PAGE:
What causes intrinsic acute kidney injury (AKI) in children?

Updated: Dec 24, 2020
  • Author: Biruh T Workeneh, MD, PhD, FASN; Chief Editor: Vecihi Batuman, MD, FASN  more...
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Answer

Intrinsic AKI may result from any of the following:

  • Acute poststreptococcal glomerulonephritis - Should be considered in any child who presents with hypertension, edema, hematuria, and renal failure

  • HUS - Often is cited as the most common cause of AKI in children

The most common form of HUS is associated with a diarrheal prodrome caused by Escherichia coli O157:H7. These children usually present with microangiopathic anemia, thrombocytopenia, colitis, mental status changes, and renal failure.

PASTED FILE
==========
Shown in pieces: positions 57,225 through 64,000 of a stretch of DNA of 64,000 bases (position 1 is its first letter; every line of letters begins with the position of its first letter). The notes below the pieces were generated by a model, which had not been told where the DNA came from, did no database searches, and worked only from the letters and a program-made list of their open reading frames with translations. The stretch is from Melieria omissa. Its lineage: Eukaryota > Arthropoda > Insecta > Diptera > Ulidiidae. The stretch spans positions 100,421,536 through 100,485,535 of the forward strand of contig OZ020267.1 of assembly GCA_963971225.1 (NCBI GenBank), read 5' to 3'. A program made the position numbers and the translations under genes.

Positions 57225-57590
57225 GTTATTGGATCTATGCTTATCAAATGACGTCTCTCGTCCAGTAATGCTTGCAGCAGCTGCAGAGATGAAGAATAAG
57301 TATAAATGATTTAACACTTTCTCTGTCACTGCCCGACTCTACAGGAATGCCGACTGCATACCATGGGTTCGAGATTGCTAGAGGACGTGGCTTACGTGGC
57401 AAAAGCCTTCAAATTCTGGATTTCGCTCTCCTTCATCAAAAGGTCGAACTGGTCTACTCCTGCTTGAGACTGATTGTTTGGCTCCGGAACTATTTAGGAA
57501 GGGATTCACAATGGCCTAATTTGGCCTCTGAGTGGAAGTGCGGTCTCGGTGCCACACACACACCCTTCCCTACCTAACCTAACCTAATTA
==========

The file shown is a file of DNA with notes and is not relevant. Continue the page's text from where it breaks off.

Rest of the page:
In a study of 521 pediatric trauma patients with posttraumatic rhabdomyolysis, AKI occurred in 70 (13.4%) patients. Independent risk factors for AKI were a creatine kinase level of ≥3,000, an Injury Severity Score of ≤15, a Glasgow Coma Scale score of ≤8, an abdominal Abbreviated Injury Scale (AIS) score of ≤3, imaging studies with contrast, blunt mechanism of injury, administration of nephrotoxic agents, and requirement for administration of fluids in the emergency department. [8]


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